The "Hurricane Season That Wasn't" officially ended on December 1, 2009, after a summer and fall marked by just seven named storms, two hurricanes, and no U.S. hurricane landfalls. The Post and Courier in Charleston covered the story ("Season uneventful, but experts say stay tuned," by Bo Petersen), as did USA Today ("Hurricane season ends with little bluster," by Oren Dorell).
Only two named storms made landfall on the U.S. coast in 2009: Tropical Storms Claudette and Ida, which passed over the Alabama and Louisiana coastline packing just 40-mph to 45-mph winds." Public Domain Image Courtesy Wikimedia Commons Weather scientists say an El Nino pattern in the Pacific was the biggest factor in the quiet season. Characterized by warm water in parts of the Pacific Ocean, along with low atmospheric pressure over the Pacific, El Nino tends to draw the North American jet stream air current southward, and creates high-level winds over the South Atlantic that disrupt hurricane formation. Colorado State University researchers, who issue a yearly hurricane forecast, amended their December 2008 prediction downward twice in early summer 2009, as the El Nino pattern strengthened and the jet stream effect became apparent. In a November 19, year-end summary, the Colorado State team said, "The skill of our early June and early August forecasts was reasonably good, while our earlier predictions of early December 2008 and early April of this year over-estimated this year’s tropical cyclone activity because of our inability to judge the formation of the moderate El Nin~o event, which began to develop late this spring." Last December, the team was calling for 14 named Atlantic storms in 2009; only 9 named storms occurred. The forecasters predicted 7 hurricanes; by season's end, there had been only 3. Instead of a predicted total of 70 days of named storm activity, this year the weather supplied only 27 storm days. In a detailed analysis of the season, the Colorado State team presents this litany of tropical calm: "The 2009 hurricane season had the following special characteristics:
- A late-starting season. Ana did not form until August 15. This was the latest ‘A’ storm of the season since Andrew formed in 1992 on August 17.
- Nine named storms occurred during 2009. This is the fewest named storms in a tropical cyclone season since 1997 when eight named storms formed.
- 27.25 named storm days occurred in 2009. This is the fewest named storm days since 1991, when only 24.25 named storm days were recorded.
- Three hurricanes occurred in 2009. This is the fewest hurricanes in a tropical cyclone since 1997 when there were also three hurricanes.
- Five named storms (Ana, Danny, Erika, Fred, and Henri) dissipated over the open ocean in the tropical and sub-tropical Atlantic this year. This is a fairly rare occurrence that typically only occurs in years such as this year that are characterized by high levels of tropospheric vertical wind shear.
- 11.25 hurricane days occurred in 2009. This is the fewest hurricane days since 2002 when 10.75 hurricane days were reported."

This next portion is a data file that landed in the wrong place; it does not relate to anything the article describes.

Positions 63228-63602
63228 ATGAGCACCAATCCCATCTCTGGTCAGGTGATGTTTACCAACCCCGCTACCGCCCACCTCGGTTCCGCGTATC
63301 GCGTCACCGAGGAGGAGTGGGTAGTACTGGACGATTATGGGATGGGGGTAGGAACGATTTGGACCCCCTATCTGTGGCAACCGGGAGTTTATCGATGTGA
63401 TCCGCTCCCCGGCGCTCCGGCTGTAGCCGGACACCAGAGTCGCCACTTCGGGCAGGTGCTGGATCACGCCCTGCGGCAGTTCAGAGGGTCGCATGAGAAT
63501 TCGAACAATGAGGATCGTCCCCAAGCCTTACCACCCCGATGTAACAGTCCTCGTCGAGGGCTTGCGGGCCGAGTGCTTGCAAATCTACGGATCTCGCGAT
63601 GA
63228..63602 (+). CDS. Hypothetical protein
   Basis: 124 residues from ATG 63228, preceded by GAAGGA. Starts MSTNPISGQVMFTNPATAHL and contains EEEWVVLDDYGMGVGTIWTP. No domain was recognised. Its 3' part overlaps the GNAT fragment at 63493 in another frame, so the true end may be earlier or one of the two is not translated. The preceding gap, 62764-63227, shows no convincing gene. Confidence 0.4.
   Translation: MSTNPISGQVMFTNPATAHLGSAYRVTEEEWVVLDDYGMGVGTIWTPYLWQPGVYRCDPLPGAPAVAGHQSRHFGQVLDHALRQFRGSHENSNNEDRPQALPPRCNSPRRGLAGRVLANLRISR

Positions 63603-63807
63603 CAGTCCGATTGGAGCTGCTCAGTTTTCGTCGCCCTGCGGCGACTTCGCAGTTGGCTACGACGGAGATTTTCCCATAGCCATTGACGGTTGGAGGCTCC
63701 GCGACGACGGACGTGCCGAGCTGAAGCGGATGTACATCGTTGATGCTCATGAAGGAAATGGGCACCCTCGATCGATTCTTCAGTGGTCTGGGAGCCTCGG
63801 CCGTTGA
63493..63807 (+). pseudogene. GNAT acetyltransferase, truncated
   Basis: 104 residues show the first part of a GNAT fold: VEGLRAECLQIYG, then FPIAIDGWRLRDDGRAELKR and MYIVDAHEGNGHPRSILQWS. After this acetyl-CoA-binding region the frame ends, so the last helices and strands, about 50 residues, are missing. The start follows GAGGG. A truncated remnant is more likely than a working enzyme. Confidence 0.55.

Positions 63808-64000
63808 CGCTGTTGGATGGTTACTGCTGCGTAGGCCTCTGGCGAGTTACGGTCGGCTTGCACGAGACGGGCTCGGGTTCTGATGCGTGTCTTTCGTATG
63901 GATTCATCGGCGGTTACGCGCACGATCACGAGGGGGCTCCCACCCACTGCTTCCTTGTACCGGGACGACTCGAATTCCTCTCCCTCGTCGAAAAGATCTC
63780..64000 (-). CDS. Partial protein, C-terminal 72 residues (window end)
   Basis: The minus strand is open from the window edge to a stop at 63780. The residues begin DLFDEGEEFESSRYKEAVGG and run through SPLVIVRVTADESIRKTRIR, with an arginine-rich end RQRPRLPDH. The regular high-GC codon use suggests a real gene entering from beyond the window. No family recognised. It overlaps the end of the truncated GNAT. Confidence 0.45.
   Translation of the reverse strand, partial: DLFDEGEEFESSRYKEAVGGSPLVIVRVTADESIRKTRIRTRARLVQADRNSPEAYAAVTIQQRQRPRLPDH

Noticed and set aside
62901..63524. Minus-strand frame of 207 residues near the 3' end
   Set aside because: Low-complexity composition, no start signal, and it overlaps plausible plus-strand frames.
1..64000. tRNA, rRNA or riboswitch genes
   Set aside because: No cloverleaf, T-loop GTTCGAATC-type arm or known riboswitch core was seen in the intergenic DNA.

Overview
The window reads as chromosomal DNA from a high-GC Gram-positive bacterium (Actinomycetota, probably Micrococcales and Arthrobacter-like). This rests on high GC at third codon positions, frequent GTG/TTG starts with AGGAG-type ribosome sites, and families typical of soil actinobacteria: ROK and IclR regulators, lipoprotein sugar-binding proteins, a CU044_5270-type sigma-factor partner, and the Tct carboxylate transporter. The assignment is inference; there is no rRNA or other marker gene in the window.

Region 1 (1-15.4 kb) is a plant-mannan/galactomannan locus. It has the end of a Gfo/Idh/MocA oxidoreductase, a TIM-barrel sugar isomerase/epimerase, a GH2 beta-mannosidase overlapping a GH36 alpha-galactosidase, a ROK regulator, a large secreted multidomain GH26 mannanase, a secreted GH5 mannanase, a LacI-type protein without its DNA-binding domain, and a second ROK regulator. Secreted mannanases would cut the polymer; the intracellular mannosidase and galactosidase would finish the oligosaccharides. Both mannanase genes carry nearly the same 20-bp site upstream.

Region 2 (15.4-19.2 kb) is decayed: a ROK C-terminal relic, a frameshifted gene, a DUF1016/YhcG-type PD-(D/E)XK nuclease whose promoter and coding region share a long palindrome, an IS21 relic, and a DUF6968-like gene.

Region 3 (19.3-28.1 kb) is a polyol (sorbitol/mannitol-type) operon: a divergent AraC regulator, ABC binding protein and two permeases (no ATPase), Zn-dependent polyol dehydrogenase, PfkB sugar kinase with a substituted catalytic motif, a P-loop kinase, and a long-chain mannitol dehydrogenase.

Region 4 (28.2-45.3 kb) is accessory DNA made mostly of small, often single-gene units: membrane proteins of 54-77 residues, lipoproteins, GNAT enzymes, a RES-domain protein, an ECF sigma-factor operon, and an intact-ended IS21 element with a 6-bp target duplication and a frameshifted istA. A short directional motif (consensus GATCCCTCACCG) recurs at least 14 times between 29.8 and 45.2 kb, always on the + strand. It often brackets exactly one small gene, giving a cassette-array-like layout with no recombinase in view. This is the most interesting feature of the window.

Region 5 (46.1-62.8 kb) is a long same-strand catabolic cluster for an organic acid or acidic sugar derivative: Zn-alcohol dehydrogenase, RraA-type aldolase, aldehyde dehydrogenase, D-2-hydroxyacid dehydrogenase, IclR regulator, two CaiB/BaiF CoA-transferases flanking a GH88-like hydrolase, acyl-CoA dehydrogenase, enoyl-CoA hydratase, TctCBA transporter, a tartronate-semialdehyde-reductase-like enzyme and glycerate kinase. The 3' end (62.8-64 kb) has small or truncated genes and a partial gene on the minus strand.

The slow season is sparking some discussion about the relationship between hurricane frequency, storm intensity, and global warming. Atlantic hurricanes represent only a fraction of the global tropical storm count — often, a slow Atlantic season may be more than outweighed by a busy Pacific storm season. But Florida State University graduate student Ryan Maue, who is analyzing global storm season history, says that the total storm energy of the Atlantic and Pacific climate zones combined is at historic lows — the rise in global temperatures notwithstanding. Blogs Maue: "Both Northern Hemisphere and South Hemisphere and therefore overall global hurricane activity has continued to sink to levels not seen since the 1970s. Even more astounding, when the Southern Hemisphere hurricane data is analyzed to create a global value, we see that Global Hurricane Energy has sunk to 30-year lows…." On the other hand, experts point out, the greatest risk factor for people isn't the storm frequency or intensity — it's the increasing flow of population and construction to the coastlines. Even Tropical Storm Ida, with its relatively weak winds, did a considerable amount of damage as the storm season came to an end. Crossing the Southeast U.S. from the Gulf of Mexico to the Atlantic, Ida re-formed as a strong nor'easter storm off the mid-Atlantic coast. Unlike hurricanes, which are intense but short-lived, nor'easters tend to hang around and pummel the coast for days — and that's what Ida did. From North Carolina to New Jersey and Long Island, Ida caused significant amounts of beach erosion and damage to structures. This Flickr photostream offers several good looks at the damage on the North Carolina Outer Banks. YouTube users "Frenchcald" took a video walk through some of the same Outer Banks territory, and offers this look at the nor'easter's destruction. So while the slow hurricane season represents a breather for coastal residents, it wasn't a free pass. As for next year, it's far too soon to say — but that has not stopped Colorado State's team from pointing out that the odds of an El Nino event continuing for two full years are very small. On December 9, the researchers released their look ahead at the 2010 season, saying, "We estimate that activity will return to levels more typical of years during an active era, such as what we have experienced since 1995... Because we are predicting an above-average hurricane season in 2010, the probability of U.S. and Caribbean major hurricane landfall is estimated to be above the long-period average."